Learn how to trim a beef tenderloin like a pro with our step-by-step guide. Discover the equipment you need and how to prepare and cook the tenderloin.
If you’re looking to cook a delicious, tender beef tenderloin, then you need to know how to properly trim it. Trimming a beef tenderloin is an essential step in the process of preparing it for cooking. If you don’t trim it correctly, you could end up with a tough, chewy piece of meat that’s difficult to eat.
In this article, we’ll show you how to trim a beef tenderloin step-by-step. We’ll cover everything from the equipment you’ll need to the different parts of the tenderloin that you’ll need to trim. By the end of this article, you’ll be able to trim a beef tenderloin like a pro and cook it to perfection.
Equipment Needed to Trim a Beef Tenderloin
Before you start trimming your beef tenderloin, you’ll need to make sure you have the right equipment. Here’s a list of the equipment you’ll need:
You’ll need a large cutting board that’s big enough to hold the entire beef tenderloin. You should choose a cutting board that’s made of wood or plastic, as these materials are easier to clean and won’t dull your knife as quickly as other materials.
You’ll need a sharp chef’s knife to trim your beef tenderloin. A chef’s knife is a versatile kitchen tool that can be used for a variety of tasks. When choosing a chef’s knife, look for one that’s comfortable to hold and has a sharp blade.
A meat thermometer is a crucial tool when cooking beef tenderloin. It allows you to monitor the internal temperature of the meat and ensure that it’s cooked to your desired level of doneness.
You’ll need butcher twine to tie your beef tenderloin. Tying the tenderloin helps it cook evenly and keeps it from falling apart during cooking. Butcher twine is a strong, food-safe string that’s perfect for tying beef tenderloin.
Preparing the Beef Tenderloin for Trimming
Before you start trimming your beef tenderloin, you’ll need to prepare it by removing the silver skin, trimming the fat cap, and tying the tenderloin.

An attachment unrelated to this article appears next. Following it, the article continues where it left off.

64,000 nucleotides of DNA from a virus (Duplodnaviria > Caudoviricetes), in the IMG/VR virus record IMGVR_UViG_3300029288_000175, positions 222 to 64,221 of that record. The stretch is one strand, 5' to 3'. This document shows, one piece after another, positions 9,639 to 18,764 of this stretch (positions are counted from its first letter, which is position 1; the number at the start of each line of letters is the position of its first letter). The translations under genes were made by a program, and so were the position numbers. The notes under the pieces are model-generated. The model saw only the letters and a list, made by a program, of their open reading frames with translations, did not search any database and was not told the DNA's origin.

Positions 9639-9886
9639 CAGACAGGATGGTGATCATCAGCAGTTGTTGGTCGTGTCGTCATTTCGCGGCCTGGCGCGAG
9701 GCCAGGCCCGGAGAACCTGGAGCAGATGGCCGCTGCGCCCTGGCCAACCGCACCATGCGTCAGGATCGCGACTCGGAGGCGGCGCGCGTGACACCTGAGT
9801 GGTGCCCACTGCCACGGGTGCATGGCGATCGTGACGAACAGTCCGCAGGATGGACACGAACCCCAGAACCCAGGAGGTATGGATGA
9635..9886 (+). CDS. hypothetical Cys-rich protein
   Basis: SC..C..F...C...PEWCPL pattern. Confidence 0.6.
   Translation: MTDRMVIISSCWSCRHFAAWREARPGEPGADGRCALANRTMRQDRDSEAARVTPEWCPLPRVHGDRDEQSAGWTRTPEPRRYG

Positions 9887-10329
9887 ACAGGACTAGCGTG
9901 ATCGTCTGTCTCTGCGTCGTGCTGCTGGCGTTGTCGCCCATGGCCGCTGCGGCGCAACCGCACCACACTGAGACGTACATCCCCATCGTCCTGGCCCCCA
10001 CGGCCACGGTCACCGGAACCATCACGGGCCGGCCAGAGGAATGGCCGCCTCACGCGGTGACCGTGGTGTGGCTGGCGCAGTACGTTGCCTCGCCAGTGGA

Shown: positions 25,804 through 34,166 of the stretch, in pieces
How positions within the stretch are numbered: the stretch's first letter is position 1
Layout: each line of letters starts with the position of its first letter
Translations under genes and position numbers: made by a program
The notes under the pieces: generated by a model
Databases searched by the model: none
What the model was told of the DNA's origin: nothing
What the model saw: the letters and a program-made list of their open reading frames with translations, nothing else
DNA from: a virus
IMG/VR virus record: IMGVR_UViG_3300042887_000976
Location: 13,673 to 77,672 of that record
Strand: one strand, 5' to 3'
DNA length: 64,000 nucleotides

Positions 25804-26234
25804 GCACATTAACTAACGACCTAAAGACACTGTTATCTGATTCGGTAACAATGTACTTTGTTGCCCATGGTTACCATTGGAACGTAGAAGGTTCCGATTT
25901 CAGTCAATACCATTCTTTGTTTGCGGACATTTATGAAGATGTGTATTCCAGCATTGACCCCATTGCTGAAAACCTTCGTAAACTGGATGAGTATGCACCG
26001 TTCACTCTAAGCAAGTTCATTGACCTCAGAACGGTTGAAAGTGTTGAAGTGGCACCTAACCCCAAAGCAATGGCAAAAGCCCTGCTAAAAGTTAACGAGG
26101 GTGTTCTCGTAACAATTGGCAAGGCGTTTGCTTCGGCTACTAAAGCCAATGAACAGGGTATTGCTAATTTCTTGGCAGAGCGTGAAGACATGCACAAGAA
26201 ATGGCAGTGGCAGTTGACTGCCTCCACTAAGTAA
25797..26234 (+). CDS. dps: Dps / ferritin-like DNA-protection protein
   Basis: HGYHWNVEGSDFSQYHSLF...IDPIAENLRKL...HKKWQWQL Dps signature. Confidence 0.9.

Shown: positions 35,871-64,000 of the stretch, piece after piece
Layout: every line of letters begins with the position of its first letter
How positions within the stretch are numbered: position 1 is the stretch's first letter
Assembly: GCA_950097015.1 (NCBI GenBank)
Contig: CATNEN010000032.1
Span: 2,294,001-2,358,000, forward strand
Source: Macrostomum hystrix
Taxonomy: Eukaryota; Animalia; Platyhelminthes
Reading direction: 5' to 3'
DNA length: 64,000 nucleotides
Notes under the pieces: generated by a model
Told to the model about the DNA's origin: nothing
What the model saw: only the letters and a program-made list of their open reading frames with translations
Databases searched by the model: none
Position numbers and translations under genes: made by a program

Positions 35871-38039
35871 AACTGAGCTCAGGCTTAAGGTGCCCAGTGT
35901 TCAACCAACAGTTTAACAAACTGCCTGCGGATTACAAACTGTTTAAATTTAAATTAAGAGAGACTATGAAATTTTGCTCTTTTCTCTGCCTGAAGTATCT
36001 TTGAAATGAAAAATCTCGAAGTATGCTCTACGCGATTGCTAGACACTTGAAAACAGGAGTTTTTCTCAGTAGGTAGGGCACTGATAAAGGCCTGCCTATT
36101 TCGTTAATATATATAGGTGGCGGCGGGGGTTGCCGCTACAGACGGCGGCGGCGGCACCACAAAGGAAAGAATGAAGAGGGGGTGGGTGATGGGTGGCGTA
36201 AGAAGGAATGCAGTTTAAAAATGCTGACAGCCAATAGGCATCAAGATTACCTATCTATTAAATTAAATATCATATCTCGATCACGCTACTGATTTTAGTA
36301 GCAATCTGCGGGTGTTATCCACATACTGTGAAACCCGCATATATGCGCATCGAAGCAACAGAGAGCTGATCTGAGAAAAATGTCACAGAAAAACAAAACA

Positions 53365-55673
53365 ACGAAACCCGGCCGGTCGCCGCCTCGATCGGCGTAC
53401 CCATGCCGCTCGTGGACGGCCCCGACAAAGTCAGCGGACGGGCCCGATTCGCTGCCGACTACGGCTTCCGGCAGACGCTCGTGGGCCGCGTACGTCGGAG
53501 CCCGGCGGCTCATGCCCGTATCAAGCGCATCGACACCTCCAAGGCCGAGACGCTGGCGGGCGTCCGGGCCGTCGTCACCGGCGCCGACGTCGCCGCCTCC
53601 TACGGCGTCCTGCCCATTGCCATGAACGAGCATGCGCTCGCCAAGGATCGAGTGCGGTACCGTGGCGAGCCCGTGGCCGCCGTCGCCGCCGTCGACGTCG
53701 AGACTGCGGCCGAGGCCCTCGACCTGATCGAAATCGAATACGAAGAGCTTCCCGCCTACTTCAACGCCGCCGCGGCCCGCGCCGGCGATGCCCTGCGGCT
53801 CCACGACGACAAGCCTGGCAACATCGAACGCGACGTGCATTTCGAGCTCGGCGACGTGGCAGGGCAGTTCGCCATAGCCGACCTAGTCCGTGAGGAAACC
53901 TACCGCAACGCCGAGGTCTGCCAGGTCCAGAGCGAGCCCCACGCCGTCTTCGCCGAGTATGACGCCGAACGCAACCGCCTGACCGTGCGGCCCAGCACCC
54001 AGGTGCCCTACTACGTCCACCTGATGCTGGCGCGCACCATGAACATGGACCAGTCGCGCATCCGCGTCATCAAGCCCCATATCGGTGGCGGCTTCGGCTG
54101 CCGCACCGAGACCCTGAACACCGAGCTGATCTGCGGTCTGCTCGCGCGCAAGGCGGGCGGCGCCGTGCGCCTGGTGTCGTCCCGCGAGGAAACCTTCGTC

Removing the Silver Skin
The silver skin is a thin layer of connective tissue that covers one side of the beef tenderloin. It’s tough and chewy and can make the meat difficult to eat. To remove the silver skin, use the tip of your knife to loosen one end of the skin, then grip it with your fingers and pull it away from the meat in a smooth, even motion.
Trimming the Fat Cap
The fat cap is a layer of fat that covers the other side of the beef tenderloin. While some fat is necessary to keep the meat moist and flavorful, too much fat can make it greasy and unappetizing. To trim the fat cap, use your knife to remove any large pieces of fat, leaving a thin layer of fat that’s evenly distributed across the meat.
Tying the Tenderloin
Tying the tenderloin helps it cook evenly and keeps it from falling apart during cooking. To tie the tenderloin, cut a length of butcher twine that’s long enough to wrap around the tenderloin several times. Place the twine under the tenderloin, then tie it in a knot at the top. Wrap the twine around the tenderloin several times, then tie it in a knot at the bottom. Cut off any excess twine.
Trimming the Beef Tenderloin
Now that you’ve prepared the beef tenderloin, it’s time to start trimming it. Trimming the beef tenderloin involves cutting away any unwanted parts, such as the chain, tail, and head.